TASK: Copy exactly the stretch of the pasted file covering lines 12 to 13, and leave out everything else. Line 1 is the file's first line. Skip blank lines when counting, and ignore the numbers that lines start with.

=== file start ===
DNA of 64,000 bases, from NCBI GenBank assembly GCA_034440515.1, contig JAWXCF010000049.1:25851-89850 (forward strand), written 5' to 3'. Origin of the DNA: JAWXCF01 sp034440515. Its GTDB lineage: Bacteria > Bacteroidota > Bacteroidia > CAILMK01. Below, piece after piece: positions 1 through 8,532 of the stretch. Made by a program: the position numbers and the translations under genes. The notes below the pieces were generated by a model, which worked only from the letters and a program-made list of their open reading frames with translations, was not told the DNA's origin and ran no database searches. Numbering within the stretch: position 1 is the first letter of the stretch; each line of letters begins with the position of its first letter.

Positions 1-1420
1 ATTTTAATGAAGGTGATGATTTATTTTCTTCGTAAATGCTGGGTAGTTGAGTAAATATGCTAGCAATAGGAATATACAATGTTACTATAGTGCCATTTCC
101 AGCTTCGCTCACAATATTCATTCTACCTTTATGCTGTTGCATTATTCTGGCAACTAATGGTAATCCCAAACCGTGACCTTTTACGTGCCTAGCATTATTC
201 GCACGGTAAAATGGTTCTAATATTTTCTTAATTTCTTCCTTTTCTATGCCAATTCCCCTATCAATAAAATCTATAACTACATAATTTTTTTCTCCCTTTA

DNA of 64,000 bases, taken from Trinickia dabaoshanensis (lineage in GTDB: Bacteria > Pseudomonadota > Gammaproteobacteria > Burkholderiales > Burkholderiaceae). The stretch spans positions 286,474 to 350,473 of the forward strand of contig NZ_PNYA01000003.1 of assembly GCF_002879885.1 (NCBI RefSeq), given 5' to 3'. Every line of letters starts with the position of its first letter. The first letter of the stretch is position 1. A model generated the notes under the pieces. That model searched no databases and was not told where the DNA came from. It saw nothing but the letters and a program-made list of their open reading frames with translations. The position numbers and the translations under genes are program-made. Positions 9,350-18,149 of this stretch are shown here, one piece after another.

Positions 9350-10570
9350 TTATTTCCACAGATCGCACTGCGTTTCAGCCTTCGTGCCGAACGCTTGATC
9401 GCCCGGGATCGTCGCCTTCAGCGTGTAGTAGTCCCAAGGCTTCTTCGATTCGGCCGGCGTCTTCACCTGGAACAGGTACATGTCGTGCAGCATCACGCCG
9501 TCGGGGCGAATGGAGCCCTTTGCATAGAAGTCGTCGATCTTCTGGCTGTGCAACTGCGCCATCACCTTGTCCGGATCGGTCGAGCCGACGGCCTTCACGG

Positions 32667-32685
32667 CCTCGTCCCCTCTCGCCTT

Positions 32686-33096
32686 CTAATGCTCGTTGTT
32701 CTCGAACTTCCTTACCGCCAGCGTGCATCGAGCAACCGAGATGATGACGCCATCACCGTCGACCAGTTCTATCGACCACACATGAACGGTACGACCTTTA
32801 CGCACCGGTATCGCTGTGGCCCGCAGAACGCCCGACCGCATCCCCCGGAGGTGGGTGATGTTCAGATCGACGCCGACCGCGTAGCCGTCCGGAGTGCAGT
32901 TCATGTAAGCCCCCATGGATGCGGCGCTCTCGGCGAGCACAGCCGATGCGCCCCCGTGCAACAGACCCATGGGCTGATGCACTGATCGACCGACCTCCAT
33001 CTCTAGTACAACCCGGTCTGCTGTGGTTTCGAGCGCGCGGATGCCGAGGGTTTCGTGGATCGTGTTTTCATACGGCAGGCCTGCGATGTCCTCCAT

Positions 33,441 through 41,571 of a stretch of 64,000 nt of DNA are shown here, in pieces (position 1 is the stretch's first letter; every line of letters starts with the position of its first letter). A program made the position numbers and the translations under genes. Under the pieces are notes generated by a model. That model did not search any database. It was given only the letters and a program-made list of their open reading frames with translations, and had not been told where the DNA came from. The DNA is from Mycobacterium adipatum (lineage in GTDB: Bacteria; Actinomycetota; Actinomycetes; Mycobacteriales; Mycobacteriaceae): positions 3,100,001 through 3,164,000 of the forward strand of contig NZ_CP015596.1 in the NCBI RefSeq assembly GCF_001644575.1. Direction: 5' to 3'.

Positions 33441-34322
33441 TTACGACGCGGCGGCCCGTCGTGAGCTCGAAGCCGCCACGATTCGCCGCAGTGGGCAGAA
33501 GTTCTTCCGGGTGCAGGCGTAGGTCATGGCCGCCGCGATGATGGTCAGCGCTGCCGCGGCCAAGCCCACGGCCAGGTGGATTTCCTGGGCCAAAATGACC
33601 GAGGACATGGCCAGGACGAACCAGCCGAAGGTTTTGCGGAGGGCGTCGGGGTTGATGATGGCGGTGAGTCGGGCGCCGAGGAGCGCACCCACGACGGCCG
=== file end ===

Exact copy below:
32667 CCTCGTCCCCTCTCGCCTT

Positions 32686-33096